The Dancing Class

The Dancing Class by Edgar Degas is a printable group portrait created circa 1870.

Tags: group portrait, printable, wall art, edgar degas, horizontal, vintage, 00732

Print sizes

Digital download includes 6 print-ready, high-resolution 300 DPI JPEG files, that support the following print formats.

ISO (International paper size) for printing:

  • A6, A5, A4, A3, A2, A1

2:3 aspect ratio, for printing:

  • Inches: 6x4, 12x8, 15x10, 24x16, 30x20, 36x24
  • Centimeters: 6x4cm, 12x8, 15x10, 24x16, 30x20, 36x24, 45x30, 54x36, 60x40, 66x44, 72x48, 90x60

4:3 aspect ratio, for printing:

  • Inches:
    8x6, 12x9, 16x12, 20x15, 24x18, 28x21, 32x24
  • Centimeters:
    8x6, 12x9, 16x12, 20x15, 24x18, 40x30, 48x36, 56x42, 60x45, 72x54, 80x60

4:3 aspect ratio, for printing:

  • Inches: 8x6, 12x9, 16x12, 20x15, 24x18, 28x21, 32x24
  • Centimeters: 8x6, 12x9, 16x12, 20x15, 24x18, 40x30, 48x36, 56x42, 60x45, 72x54, 80x60

5:4 aspect ratio, for printing:

  • Inches: 5x4, 10x8, 20x16, 30x24
  • Centimeters: 15x12, 25x20, 30x24, 35x28, 50x40, 70x56

Square, for printing:

  • Inches: up to 24x24
  • Centimeters: up to 60x60
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The Dancing Class by Edgar Degas

"The Dancing Class" is an oil painting by French artist Edgar Degas, created between 1870 and 1874. It is one of Degas' most famous works and is part of his extensive series of ballet-themed paintings. The painting measures approximately 32.88 x 30.38 inches and is currently housed in the Metropolitan Museum of Art in New York City. The scene depicted in "The Dancing Class" is a ballet rehearsal room in the old Paris Opera. The room is filled with young ballet dancers, some are practicing their moves, while others are resting or chatting. The dancers are dressed in traditional ballet attire of the time, including tutus and ballet slippers. The room is brightly lit, with light streaming in from a large window on the right side of the painting. The floor is wooden and the walls are a pale pink color. In the background, a large mirror reflects the dancers and the room, adding depth to the painting. On the left side of the painting, a ballet master, Jules Perrot, is seen playing a violin. He is dressed in a black suit and is standing on a slightly raised platform. The dancers are paying attention to him, suggesting that he is leading the rehearsal. Degas has used a variety of brushstrokes in this painting, from smooth and delicate in the dancers' tutus, to more rough and textured in the wooden floor and walls. The colors used are mostly soft and muted, with pops of brighter colors in the dancers' outfits and the red violin. Degas' attention to detail in "The Dancing Class" is evident in the accurate depiction of the ballet dancers' poses and movements, as well as the realistic portrayal of the rehearsal room. This painting is a great example of Degas' skill in capturing movement and his fascination with the world of ballet.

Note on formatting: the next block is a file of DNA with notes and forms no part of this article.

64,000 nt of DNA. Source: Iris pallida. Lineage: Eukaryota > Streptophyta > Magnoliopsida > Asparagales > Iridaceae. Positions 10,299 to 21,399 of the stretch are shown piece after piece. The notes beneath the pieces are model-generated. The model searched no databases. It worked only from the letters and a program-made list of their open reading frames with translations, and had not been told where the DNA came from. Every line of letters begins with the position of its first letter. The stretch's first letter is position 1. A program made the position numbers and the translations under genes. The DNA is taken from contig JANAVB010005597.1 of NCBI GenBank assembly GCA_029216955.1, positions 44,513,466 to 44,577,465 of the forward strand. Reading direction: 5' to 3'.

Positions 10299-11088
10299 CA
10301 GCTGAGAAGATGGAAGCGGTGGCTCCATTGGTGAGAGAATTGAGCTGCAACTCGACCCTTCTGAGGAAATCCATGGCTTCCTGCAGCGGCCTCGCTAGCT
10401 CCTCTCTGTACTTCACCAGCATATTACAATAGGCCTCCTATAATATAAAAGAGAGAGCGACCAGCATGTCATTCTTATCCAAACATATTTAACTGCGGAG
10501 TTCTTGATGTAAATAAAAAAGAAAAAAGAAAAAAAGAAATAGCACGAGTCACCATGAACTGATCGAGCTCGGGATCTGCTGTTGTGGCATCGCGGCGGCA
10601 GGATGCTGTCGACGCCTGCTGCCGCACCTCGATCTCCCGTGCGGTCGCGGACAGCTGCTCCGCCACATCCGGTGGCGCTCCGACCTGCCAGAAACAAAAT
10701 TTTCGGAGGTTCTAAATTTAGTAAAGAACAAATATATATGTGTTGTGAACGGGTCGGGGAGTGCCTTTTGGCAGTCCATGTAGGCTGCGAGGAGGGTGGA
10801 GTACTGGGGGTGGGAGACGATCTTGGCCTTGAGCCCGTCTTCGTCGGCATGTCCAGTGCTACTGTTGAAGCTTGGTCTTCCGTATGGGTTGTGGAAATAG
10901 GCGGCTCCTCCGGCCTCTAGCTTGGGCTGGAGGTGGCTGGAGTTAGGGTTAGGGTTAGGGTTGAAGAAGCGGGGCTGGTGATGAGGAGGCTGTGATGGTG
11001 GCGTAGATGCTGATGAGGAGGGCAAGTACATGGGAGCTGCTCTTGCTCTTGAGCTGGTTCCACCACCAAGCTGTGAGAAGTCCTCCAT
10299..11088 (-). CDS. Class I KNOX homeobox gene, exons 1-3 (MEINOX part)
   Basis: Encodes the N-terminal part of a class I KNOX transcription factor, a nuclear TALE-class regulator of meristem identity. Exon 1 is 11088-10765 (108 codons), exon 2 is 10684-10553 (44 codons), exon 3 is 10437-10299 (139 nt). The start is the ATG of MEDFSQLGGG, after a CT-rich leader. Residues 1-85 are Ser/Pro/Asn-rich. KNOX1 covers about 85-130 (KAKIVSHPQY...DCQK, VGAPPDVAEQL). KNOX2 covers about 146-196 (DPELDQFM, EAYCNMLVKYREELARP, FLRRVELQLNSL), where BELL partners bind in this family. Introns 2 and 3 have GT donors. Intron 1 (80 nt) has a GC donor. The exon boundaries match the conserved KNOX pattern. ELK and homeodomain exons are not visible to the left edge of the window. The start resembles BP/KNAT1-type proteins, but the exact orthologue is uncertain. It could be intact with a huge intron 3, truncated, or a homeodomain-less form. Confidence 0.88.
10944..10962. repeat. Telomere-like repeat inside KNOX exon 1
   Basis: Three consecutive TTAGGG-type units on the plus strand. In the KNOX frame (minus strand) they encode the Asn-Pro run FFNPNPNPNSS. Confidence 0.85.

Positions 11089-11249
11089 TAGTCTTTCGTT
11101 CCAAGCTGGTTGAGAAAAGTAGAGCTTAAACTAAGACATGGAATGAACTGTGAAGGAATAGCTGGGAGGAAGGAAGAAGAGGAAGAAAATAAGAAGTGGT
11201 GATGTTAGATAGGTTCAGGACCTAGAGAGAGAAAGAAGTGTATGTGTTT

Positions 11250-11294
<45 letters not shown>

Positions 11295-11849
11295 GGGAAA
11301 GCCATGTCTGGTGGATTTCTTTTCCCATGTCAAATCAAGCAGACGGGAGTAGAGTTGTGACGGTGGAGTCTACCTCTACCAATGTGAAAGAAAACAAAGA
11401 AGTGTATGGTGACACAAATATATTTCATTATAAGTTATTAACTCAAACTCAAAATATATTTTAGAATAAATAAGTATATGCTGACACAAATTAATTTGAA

Edgar Degas used a technique called Impressionism in creating "The Dancing Class." Impressionism is a style of painting that tries to capture the feeling or experience of a scene, rather than focusing on the fine details. Degas was known for his use of this technique, especially in his paintings of dancers. He would often paint scenes from unusual angles or with a sense of movement, which is a key feature of Impressionism. In "The Dancing Class," Degas used loose brush strokes to create a sense of motion and energy. He also used bright, vibrant colors to capture the light and atmosphere of the dance studio. Degas would often mix his colors directly on the canvas, rather than on a palette, which allowed him to create a more spontaneous and naturalistic effect. He also used a technique called "foreshortening," which involves painting objects or figures in a way that makes them appear shorter than they actually are. This technique helps to create a sense of depth and perspective in the painting. Degas was also known for his use of pastels, a type of art medium that is similar to chalk. He would often use pastels to add highlights and details to his paintings, which added a soft, delicate quality to his work. In "The Dancing Class," Degas used pastels to create the soft, glowing light that fills the dance studio. Overall, Degas's use of Impressionism, loose brush strokes, vibrant colors, foreshortening, and pastels all contribute to the lively and atmospheric quality of "The Dancing Class."